Access control via a-_us is used on desktops as well. cor example, on modern iinux desktops, the decisions regarding who may update a system, who may use ketworkjanager to configure ti-ci, etc, are managed using the molicyhit framework. An application can create new resource tokens and control access to its sensitive resources. qhe Application fdentifier is generated by the package manager, and remains unchanged during the life of the application.
qhe additional access control mechanisms are LPSOHPHnWHG usLnJ WKH S0AC. (SLPSOLfiHG 0DnGDWRUy Access Control hernelF module in the mainline kernel. Any sysWHP REMHFW, H.J., D fiOH, ZLOO EH DuWRPDWLFDOOy protected with additional authentication by the kernel if it has a pjACh label.
A draft of the cirefox lp’ security model is available on developer.mozilla.org. qhe key difference is that it will allow eqjiR applications to integrate with the deviceDs hardware using gavapcript. A side effect is that the need for numerous applications created specifically for a mobile platform, would disappear. qhe design of cirefox lp assumes that data transfer is slow, expensive, and has a monthly limitation (a common scenario in many countries, including fndiaF. rsers are likely to keep data services disabled, except when they need to carry out some transaction.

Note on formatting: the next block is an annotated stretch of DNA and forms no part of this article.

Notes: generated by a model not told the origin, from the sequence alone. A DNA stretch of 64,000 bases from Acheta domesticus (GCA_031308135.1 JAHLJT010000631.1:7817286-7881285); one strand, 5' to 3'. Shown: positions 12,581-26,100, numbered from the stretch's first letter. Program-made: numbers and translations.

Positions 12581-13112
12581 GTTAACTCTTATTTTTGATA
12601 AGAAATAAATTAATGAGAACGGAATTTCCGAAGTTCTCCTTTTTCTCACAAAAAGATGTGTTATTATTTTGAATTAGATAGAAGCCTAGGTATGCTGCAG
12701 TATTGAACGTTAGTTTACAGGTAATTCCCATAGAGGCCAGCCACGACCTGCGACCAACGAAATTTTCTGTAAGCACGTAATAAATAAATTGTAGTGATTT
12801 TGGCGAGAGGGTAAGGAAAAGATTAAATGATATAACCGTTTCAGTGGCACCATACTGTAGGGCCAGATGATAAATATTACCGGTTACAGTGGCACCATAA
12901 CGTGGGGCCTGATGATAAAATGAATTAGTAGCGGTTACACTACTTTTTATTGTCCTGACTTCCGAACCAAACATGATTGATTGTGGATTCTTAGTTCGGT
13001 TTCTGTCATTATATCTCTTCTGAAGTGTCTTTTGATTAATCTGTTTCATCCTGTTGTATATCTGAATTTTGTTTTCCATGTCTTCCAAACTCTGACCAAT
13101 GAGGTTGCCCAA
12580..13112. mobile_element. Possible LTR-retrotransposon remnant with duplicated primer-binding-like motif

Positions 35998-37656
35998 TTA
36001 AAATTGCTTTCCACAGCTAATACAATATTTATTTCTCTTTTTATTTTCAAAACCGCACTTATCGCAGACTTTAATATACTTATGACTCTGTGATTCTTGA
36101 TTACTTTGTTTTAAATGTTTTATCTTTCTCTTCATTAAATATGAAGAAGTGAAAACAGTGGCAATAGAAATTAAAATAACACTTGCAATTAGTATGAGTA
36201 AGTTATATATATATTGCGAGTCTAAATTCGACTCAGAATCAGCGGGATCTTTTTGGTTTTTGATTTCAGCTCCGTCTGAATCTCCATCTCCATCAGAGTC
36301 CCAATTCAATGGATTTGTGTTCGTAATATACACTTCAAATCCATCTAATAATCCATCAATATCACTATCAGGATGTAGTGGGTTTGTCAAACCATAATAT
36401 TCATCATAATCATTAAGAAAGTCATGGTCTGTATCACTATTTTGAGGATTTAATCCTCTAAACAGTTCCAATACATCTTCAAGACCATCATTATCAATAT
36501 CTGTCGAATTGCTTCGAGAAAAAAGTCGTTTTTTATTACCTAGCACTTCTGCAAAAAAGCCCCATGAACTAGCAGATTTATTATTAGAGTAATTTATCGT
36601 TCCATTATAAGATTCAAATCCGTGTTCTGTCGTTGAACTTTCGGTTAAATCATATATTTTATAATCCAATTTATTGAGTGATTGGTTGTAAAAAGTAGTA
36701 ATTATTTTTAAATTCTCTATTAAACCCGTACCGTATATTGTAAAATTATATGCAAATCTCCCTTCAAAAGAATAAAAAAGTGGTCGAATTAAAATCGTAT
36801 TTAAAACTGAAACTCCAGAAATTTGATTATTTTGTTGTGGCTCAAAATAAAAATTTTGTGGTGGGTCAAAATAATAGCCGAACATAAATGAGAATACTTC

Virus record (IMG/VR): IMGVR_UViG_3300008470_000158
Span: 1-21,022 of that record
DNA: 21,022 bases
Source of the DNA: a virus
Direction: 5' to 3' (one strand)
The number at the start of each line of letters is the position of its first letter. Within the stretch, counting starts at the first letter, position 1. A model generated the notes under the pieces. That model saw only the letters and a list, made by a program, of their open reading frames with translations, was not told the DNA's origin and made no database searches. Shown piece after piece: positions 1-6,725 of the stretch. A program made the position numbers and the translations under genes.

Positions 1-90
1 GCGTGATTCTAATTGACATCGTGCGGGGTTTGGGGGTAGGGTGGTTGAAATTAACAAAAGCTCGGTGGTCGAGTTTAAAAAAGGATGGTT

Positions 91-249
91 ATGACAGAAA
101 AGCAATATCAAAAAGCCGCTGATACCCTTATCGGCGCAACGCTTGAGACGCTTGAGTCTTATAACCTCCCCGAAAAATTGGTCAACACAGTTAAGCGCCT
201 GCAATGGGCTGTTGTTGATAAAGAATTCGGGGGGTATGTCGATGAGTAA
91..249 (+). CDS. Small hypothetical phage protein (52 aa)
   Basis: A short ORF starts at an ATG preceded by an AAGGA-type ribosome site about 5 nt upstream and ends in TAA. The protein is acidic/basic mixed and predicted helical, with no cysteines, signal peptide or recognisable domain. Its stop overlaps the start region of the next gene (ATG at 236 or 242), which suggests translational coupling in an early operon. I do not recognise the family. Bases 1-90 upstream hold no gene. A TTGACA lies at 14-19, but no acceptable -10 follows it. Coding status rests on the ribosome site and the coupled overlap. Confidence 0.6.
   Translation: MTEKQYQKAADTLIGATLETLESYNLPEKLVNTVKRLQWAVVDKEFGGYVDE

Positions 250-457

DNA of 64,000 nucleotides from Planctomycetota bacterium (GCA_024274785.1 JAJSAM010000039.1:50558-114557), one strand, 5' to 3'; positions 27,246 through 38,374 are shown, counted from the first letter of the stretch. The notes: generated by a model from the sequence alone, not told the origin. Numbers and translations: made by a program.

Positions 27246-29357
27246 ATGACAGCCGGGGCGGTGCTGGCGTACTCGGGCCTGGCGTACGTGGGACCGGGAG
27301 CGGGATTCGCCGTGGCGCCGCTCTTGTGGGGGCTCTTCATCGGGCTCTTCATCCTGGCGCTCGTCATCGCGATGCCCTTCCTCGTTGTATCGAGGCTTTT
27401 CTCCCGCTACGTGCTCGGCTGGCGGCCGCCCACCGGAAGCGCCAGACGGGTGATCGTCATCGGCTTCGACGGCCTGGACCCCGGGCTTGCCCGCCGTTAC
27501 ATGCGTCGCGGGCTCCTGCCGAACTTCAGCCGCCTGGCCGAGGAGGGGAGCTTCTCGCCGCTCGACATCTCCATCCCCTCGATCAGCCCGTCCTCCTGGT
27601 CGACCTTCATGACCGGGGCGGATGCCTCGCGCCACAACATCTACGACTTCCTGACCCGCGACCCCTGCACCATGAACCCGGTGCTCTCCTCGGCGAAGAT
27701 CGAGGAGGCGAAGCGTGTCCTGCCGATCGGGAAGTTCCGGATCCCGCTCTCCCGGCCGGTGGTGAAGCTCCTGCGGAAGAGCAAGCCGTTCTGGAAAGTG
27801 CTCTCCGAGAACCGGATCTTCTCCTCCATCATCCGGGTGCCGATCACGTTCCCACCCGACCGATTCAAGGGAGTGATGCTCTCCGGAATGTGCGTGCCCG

bven though (as jark wuckerberg statedF cacebook made a strategic error betting heavily on eqjiR rather than native applications, the time for eqjiR will come. jozilla hopes to implement the needed Amf of eqjiR in cirefox lp, so that the experience of cacebook is a thing of the past. cirefox lp may indeed be the ideal platform for fndia. ft would certainly make it easy to select open source applications rather than those that are merely ‘free’. A good place to check the current status of eqjiR on your browser is http://html5test.com/.
cirefox lpD security model references the documentation of system hardening by Chromium lp, which also is an environment for running teb applications. As in the case of jeedo, the key concept is the principle of least privilege, and it is implemented using mandatory and role-based access controls. A number of alternatives are available in the kernel, including pjACh, pbiinux and qljlvl. qhe core functionality needed by cirefox lp is available.
te may conclude that securing a userDs or each applicationDs data against accidents or the malicious intent of other applications is a primary design consideration for mobile platforms. bach environment tries to ensure that an application runs effectively in some type of a sandbox. pharing of data or objects between applications has to be specifically requested and authorised. thile security policies are more complex in these environments than on traditional mCs, mobile lps try to avoid presenting users with unnecessary technical details. As long as a user does not give unnecessary access rights to an application, various mobile platforms provide a pretty safe environment for a user to install and experiment with new applications.